Dean Clifford, co-founder of Great Marlborough Estates, said: “The Boris bounce could easily turn into a belly flop with damaging policies such as extra stamp duty for foreign buyers, and it is London that will end up worst affected.
“The capital has the most globalised housing market of any UK city and while there has been a lot of criticism of ‘off-plan’ sales to overseas investors the fact is they provide a crucial source of development finance. London already contributes the lion’s share of stamp duty revenue too.
“Talk of a ‘Lights Off London’ being created by foreign buyers snapping up homes and leaving them empty is largely a myth. London has one of the lowest rates of empty properties of any UK city. Vacant homes are far more common in deprived post-industrial areas, where people don’t want to live as there are no decent jobs available.
“If Boris wants to power up the regions, we need to see serious investment into infrastructure and education to boost productivity and skills, not punitive taxes that will damage the UK’s most economically successful city.”
The government has ramped up spending on much needed affordable housing, promising £12bn over this Parliament. While there is always the argument more could be spent, this will undoubtedly take pressure off the private sector and potentially boost demand for off-site manufactured homes.
Dave Sheridan, executive chairman at ilke Homes, said: “Affordable housing provision cannot be funded by private sector contributions alone and the Chancellor’s multi-billion pound boost for the Affordable Homes Programme is a timely, positive intervention that will benefit the whole market.
“However we cannot continue to rely on traditional methods of delivery if we are to build the quality homes that Britain deserves at speed and scale, and the government needs to work with the industry to encourage uptake of modern methods of construction.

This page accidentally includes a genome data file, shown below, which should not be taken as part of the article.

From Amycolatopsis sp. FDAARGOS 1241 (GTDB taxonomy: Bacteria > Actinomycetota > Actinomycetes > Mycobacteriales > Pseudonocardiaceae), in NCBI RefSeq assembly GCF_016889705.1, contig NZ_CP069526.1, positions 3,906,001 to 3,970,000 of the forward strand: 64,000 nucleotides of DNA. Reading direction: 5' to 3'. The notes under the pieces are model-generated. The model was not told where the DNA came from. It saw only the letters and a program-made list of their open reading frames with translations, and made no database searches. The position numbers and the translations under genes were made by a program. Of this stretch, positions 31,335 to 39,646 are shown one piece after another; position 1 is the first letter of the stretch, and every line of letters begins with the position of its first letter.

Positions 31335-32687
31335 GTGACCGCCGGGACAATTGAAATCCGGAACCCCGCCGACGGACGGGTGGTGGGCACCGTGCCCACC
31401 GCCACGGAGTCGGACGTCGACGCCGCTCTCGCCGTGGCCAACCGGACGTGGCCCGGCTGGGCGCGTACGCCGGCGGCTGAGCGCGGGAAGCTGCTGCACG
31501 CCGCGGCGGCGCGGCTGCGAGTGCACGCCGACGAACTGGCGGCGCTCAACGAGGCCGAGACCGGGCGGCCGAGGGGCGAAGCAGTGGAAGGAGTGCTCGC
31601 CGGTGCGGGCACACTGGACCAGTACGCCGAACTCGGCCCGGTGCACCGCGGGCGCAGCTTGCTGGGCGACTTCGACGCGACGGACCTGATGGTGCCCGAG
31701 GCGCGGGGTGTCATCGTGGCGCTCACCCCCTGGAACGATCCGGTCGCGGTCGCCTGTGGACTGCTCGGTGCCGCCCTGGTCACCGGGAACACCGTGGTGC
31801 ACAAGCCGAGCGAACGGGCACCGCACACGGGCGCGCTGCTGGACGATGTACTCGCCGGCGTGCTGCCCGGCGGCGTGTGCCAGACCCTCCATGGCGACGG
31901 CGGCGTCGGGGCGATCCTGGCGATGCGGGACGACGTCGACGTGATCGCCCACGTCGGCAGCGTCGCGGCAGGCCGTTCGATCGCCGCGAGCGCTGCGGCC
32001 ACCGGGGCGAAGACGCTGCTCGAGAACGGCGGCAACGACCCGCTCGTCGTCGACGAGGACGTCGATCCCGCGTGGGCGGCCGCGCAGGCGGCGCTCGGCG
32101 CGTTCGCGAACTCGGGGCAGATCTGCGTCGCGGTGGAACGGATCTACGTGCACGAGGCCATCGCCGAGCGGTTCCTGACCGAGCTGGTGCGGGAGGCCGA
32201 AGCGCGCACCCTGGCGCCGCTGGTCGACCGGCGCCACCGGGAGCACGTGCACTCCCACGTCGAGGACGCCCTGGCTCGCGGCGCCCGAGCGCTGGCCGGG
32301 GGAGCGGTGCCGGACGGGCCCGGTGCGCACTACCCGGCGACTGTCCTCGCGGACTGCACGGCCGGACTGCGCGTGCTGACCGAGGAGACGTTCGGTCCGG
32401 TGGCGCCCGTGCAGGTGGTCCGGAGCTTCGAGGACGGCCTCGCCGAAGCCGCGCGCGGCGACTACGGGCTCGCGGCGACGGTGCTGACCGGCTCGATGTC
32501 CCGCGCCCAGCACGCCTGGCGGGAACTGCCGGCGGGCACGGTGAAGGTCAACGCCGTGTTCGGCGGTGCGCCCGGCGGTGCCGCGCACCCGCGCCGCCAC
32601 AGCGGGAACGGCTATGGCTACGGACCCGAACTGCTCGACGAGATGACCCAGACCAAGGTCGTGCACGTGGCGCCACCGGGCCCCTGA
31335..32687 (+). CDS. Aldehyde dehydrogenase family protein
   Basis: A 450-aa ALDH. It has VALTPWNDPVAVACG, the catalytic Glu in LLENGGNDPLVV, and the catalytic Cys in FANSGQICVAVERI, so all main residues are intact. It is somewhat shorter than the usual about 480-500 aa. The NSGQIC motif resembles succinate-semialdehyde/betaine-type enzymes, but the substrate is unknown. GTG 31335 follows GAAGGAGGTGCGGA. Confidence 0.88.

“Affordable housing providers such as housing associations and local authorities are uniquely placed to benefit from off-site manufacturing. Reduced build time means they can deliver much needed affordable homes at pace while superior build quality delivers energy efficient homes and reduces maintenance costs.
“In turn, a properly funded affordable housing sector can help the off-site manufacturing industry grow by providing a steady pipeline of work that can support demand even during a downturn when private sector activity is reduced.”
Sunak announced a new £1bn Building Safety Fund, to help remove unsafe cladding from buildings above 18m tall. While the fund offers much more than initially pledged by the government, it is unlikely it will cover all the costs needed
Mary-Anne Bowring, group managing director at residential property consultancy Ringley, said: “More than 1,000 days since Grenfell, the Government has shown that it is still not ready to act at the scale needed for the cladding crisis. We cannot simply wait for the next crisis to happen, while millions of people are left unsure over the safety of their building.
“There needs to be an acceptance of the scale of the problem and today’s sums just simply are not enough.
“The crisis goes far beyond removing Grenfell-style cladding. Even leaseholders who have had their cladding found safe are still unable to remortgage or sell their properties due to the challenges of getting a signed EWS1 form. It is not just about dangerous cladding, it is about retrospectively tracing the physical construction of the building, and testing how all the components and layers of the building act together. Support is needed for leaseholders and freeholders alike to navigate the process of getting their homes certified as safe, as we have to retroactively re-create the ‘as built’ reality of the homes people are living in.”
The government recommitted itself to promoting the UK’s fintech scene, which is the largest in Europe, announcing a new working group that will be headed by Ron Kalifa OBE, a non-executive director at the Bank of England and Transport for London and who has led a string of start-ups.
Franz Doerr, founder and CEO of flatfair, said: “I welcome the Chancellor’s announcement to support the UK’s world-leading fintech sector, along with the wider digital economy. Harnessing technology to solve everyday problems has the power to transform millions of consumers’ lives, whether that is how they shop, bank or even rent. Innovation always requires nurturing and support, but also investment. Making sure the UK is primed to incubate and host fintech companies will only help the sector keep attracting the much needed capital from venture funds and private equity that is so vital for its growth.”